In some embodiments, further manufacturing steps may be performed on the semiconductor device 100. For example, the further manufacturing steps may include formation of one or more redistribution layers (RDLs) over the metal and via layers, formation of under-bump metallizations (UBMs) over the RLDs, and formation of connectors over the UBMs. Subsequently, the substrate 101 may be singulated into separate dies, which may further undergo various packaging processes.

FIG. 15 is a flow diagram illustrating a method 1500 of forming a dielectric layer in an interconnect structure in accordance with some embodiments. The method 1500 starts at step 1501, wherein a patterned layer (such as the first conductive lines 203) having an opening (such as the second openings 201) is formed over a substrate (such as the substrate 101) as described above with reference to FIGS. 1 and 2. In step 1503, the opening is filled with a dielectric material (such as the spin-on low-k dielectric material 401), wherein the dielectric material comprises a precursor and a high boiling point solvent as described above with reference to FIGS. 3 and 4. In step 1505, the dielectric material is thermally treated to form the dielectric layer (such as the first IMD 501) as described above with reference to FIG. 5.

Advantages of one or more embodiments of the present disclosure may include one or more of the following. In some embodiments, a spin-on coating process eliminates the formation of voids (that adversely affect the overall structural integrity of the integrated circuits) that may otherwise form in dielectric materials that are deposited in openings of interconnect structures. In some embodiments, spin-on-dielectric process is a more cost-effective way to deposit low-k films than CVD processes. In some embodiments, the method described above is compatible with spin-on porous low-k materials and non-porous spin-on glass materials.

According to an embodiment, a method for forming a dielectric structure, the method comprises forming a patterned layer over a substrate, the patterned layer having an opening therein. The method further comprises filling a dielectric material in the opening, the dielectric material having a precursor and a solvent, the solvent having a boiling point temperature greater than a precursor cross-linking temperature, and performing a thermal treatment of the dielectric material, wherein the thermal treatment induces a cross-linking reaction.

According to another embodiment, a method for forming a dielectric structure, the method comprises forming a layer having an opening over a substrate, and mixing a precursor with a solvent to form a solution, the solvent having a boiling point temperature greater than a first temperature at which the precursor cross-links. The method further comprises spin coating the solution into the opening, baking the solution at a second temperature between the first temperature and the boiling point temperature, and curing the solution at a third temperature greater than the boiling point temperature.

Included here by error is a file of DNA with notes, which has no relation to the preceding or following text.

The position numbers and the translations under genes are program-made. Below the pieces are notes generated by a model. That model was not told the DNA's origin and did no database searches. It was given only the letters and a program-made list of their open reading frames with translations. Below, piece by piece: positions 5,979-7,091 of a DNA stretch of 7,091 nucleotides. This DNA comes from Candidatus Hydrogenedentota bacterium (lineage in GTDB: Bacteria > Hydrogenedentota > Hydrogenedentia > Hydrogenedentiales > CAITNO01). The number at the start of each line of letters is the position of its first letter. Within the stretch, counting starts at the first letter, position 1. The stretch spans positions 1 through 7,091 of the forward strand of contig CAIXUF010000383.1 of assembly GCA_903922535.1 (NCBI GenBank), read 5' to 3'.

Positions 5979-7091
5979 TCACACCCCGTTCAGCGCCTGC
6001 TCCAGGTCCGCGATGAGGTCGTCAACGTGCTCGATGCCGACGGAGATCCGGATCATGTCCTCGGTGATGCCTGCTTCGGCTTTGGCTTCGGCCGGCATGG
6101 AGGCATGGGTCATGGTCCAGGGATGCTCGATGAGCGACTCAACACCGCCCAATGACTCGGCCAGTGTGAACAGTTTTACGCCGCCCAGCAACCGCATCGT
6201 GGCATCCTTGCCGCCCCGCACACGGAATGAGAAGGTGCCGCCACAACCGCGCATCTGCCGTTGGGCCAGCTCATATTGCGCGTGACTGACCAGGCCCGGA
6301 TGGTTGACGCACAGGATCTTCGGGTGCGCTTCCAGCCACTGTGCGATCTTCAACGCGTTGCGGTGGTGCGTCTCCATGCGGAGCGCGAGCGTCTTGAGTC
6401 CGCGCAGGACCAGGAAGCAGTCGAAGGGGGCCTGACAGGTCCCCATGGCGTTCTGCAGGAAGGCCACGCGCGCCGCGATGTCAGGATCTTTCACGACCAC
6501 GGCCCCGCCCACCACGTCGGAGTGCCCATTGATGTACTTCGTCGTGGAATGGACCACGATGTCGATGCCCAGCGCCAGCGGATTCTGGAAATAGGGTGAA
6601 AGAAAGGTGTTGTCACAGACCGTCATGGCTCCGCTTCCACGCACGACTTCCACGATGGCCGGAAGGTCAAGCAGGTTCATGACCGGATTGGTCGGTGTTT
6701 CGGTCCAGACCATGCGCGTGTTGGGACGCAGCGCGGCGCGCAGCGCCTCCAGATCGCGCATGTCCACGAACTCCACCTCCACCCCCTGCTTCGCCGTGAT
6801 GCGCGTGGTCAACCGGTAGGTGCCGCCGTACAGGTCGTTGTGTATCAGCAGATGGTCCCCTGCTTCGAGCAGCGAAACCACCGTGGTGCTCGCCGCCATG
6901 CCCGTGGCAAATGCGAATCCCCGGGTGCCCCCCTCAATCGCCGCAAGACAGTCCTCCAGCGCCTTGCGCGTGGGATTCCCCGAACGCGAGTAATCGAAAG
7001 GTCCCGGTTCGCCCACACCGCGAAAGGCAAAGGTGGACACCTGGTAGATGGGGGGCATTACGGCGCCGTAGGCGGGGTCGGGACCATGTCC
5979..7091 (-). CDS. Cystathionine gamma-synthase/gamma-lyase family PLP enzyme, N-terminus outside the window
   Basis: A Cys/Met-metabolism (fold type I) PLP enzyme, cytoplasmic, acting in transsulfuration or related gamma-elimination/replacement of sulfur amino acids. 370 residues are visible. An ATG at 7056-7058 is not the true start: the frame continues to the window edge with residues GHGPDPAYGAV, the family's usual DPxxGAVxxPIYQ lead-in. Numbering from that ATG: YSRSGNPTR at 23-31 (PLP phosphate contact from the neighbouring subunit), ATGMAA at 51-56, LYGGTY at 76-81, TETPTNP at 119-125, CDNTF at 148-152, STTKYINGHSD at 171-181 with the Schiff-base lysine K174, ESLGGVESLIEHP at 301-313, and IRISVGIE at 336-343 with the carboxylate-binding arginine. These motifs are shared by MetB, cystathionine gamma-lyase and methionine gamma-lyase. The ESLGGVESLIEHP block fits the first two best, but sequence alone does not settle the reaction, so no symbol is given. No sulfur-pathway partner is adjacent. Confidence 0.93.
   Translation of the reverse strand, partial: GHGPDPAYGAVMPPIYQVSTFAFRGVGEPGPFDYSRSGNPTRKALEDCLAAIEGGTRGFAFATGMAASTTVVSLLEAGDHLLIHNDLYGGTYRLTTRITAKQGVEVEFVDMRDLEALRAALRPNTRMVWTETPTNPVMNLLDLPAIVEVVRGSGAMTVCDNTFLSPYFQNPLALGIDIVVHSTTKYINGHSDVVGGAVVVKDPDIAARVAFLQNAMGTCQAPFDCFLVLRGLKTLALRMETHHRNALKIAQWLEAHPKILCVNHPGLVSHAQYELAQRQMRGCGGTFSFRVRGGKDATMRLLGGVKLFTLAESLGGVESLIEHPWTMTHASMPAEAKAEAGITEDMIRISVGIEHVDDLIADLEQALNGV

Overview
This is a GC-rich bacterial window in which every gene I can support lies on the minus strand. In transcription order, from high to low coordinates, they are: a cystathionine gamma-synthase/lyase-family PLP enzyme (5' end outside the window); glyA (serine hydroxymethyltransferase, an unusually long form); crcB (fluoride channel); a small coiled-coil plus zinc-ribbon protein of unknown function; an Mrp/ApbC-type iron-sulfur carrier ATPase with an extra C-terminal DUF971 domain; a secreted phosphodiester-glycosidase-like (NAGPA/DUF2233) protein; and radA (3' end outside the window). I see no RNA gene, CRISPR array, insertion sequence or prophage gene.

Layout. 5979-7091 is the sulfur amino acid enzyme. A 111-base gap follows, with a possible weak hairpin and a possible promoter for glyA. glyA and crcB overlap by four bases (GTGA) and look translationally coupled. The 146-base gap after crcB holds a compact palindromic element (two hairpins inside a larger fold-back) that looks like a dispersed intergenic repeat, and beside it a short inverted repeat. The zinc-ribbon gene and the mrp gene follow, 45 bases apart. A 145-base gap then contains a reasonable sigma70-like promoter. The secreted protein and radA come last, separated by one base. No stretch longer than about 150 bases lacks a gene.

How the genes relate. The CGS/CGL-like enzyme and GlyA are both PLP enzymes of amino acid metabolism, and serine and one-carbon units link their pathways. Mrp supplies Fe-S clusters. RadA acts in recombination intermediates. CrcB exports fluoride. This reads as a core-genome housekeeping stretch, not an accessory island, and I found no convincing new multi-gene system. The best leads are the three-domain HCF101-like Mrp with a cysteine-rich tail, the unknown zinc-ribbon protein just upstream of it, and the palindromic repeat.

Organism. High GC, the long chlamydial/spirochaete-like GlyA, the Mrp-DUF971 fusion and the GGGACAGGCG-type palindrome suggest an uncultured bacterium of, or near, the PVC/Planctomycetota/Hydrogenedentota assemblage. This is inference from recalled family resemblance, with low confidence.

According to yet another embodiment, a spin-on dielectric material for filling an opening, the spin-on dielectric material comprises a precursor mixed with a solvent, wherein the solvent has a boiling point temperature greater than a precursor cross-linking temperature.

The foregoing outlines features of several embodiments so that those skilled in the art may better understand the aspects of the present disclosure. Those skilled in the art should appreciate that they may readily use the present disclosure as a basis for designing or modifying other processes and structures for carrying out the same purposes and/or achieving the same advantages of the embodiments introduced herein. Those skilled in the art should also realize that such equivalent constructions do not depart from the spirit and scope of the present disclosure, and that they may make various changes, substitutions, and alterations herein without departing from the spirit and scope of the present disclosure.

Claims

1. A method for forming a dielectric structure, the method comprising:

forming a first barrier layer over a substrate;
forming a patterned layer over the first barrier layer, the patterned layer comprising conductive elements, the patterned layer having a first opening therein, the first opening extending through the first barrier layer;
filling a dielectric material in the first opening, the dielectric material having a precursor and a solvent, the solvent having a boiling point temperature greater than a cross-linking temperature of the precursor;
performing a thermal treatment of the dielectric material, wherein the thermal treatment induces a cross-linking reaction;
performing a chemical mechanical polish (CMP) to planarize the dielectric material;
after performing the thermal treatment, patterning the dielectric material to form a second opening extending to the patterned layer; and
filling the second opening with a conductive material to form a conductive via.

2. The method of claim 1, wherein the patterned layer is a conductive layer.

3. The method of claim 1, wherein the dielectric material comprises a low-k dielectric material, a porous low-k material, a spin-on-glass material, or a spin-on-polymer material.

4. The method of claim 1, wherein the solvent comprises propyl benzoate (C10H12O2), ethyl benzoate (C9H10O2), diethylene glycol (C4H10O3), N-Methyl-2-pyrrolidone (NMP) (C5H9NO), or combinations thereof.

5. The method of claim 1, wherein the filling the dielectric material into the first opening comprises depositing the dielectric material using a spin-on coating process.

6. The method of claim 1, wherein the solvent has a boiling point temperature above about 200° C.

7. The method of claim 1, wherein an amount of solvent in the dielectric material is greater than about 5% by weight of the dielectric material.